Both the US and China spoke of progress Saturday after telephone talks between their leaders over a trade war that has rattled global markets.
"Just had a long and very good call with President Xi of China," US President Donald Trump said on Twitter after his chat with China's President Xi Jinping.
"Deal is moving along very well. If made, it will be very comprehensive, covering all subjects, areas and points of dispute. Big progress being made!"
For his part, Xi told Trump that China places "great importance" on improving bilateral ties and "encourages and supports further talks between the United States and the Democratic people's Republic of (North) Korea, and hopes for positive results," state-run news agency Xinhua reported.
Washington and Beijing imposed tit-for-tat tariffs on more than $300 billion worth of goods in total two-way trade earlier this year, locking them in a conflict that has begun to eat into profits and contributed to stock market plunges.
The leaders of both the United States and China want "stable progress" in ties, Xi said during the call, according to the state Xinhua news agency.
While investors have worried over the trade war between the world's two biggest economies, relations have thawed since Xi and Trump struck a 90-day trade truce in early December while the two sides work to ease tensions by March 1.
Xinhua quoted Xi as saying China and the US are working to implement the terms of that truce.
During the call, Xi expressed hope that "both teams can meet each other halfway and reach an agreement beneficial to both countries and the world as early as possible," according to Xinhua.
Relations between the world's top two economies are "now in a vital stage," Xinhua quoted Xi as saying.
"China attaches great importance to the development of bilateral relations and appreciates the willingness of the US side to develop cooperative and constructive bilateral relations."
The US-China trade war has been among factors pressuring US and global markets in December, alongside worries over slowing growth, a partial US government shutdown, higher US Federal Reserve interest rates and Trump's attacks on the central bank.
Treasury Secretary Steven Mnuchin last Sunday aimed to allay investor anxiety by announcing that he had held a conference call with major bank CEOs, but the comments were widely criticized by market watchers for raising new doubts.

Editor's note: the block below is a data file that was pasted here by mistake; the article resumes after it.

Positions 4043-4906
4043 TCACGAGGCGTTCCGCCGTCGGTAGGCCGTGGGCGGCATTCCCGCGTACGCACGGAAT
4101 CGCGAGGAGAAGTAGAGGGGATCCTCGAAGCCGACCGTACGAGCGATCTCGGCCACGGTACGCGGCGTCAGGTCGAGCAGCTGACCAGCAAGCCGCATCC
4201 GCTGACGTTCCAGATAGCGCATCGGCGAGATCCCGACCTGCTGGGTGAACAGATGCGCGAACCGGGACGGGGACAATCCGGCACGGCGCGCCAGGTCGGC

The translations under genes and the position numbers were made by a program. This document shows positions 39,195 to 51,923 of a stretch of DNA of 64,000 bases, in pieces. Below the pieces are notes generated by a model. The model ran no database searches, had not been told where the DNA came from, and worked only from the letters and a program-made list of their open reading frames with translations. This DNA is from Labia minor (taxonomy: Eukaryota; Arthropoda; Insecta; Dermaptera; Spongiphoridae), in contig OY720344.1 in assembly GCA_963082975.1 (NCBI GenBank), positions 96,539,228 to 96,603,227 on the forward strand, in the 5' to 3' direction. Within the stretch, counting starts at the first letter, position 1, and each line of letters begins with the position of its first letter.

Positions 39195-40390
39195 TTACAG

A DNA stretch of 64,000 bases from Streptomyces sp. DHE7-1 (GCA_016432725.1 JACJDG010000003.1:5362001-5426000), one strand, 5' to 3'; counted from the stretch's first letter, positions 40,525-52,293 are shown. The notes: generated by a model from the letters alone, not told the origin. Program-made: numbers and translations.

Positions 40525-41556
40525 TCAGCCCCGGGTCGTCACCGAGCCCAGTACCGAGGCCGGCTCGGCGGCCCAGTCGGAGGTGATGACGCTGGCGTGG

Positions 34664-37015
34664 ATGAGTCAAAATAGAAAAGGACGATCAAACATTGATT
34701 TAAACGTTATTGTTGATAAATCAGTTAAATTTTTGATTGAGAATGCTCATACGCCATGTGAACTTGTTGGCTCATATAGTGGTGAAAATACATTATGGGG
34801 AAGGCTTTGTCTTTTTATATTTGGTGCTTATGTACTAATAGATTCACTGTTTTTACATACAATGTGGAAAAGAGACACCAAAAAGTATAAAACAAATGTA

Prior to Saturday's call, there had been small signs of progress -- and the absence of new threats from Trump.
China's customs administration announced Friday it had approved US rice imports, after Beijing's major state-owned grain stockpiler said it had resumed buying US soybeans, and China announced it would suspend extra tariffs added to US-made cars and auto parts starting January 1.
China is also targeting intellectual property theft in the country -- one of the main sticking points in the dispute with the US.
Trump initiated the trade war because of complaints over unfair Chinese trade practices -- concerns shared by the European Union, Japan and others.
Trump is seeking a massive reduction in the US trade deficit with China and deeper reforms to open the economy to foreign companies.
Trade negotiators from China and the United States are planning to meet in January for talks, Beijing said on Thursday, but stopped short of confirming the exact date or location.
"The Chinese and US economic and trade teams have always maintained close communication," commerce ministry spokesman Gao Feng said at a regular briefing.
Deputy US Trade Representative Jeffrey Gerrish will lead the US team for talks during the week of January 7, Bloomberg reported, citing two people familiar with the matter.
These would be the first face-to-face talks since the truce was agreed by both nation's leaders on the sidelines of the G20 summit meeting in Buenos Aires.
Last week, Beijing's commerce ministry said China and the US "made new progress" on the issues of trade balance and intellectual property during a phone call between officials from the two countries.
Resolving the bruising spat could help shore up confidence in the Chinese economy, which itself is bracing for a slowdown.
(Except for the headline, this story has not been edited by NDTV staff and is published from a syndicated feed.)
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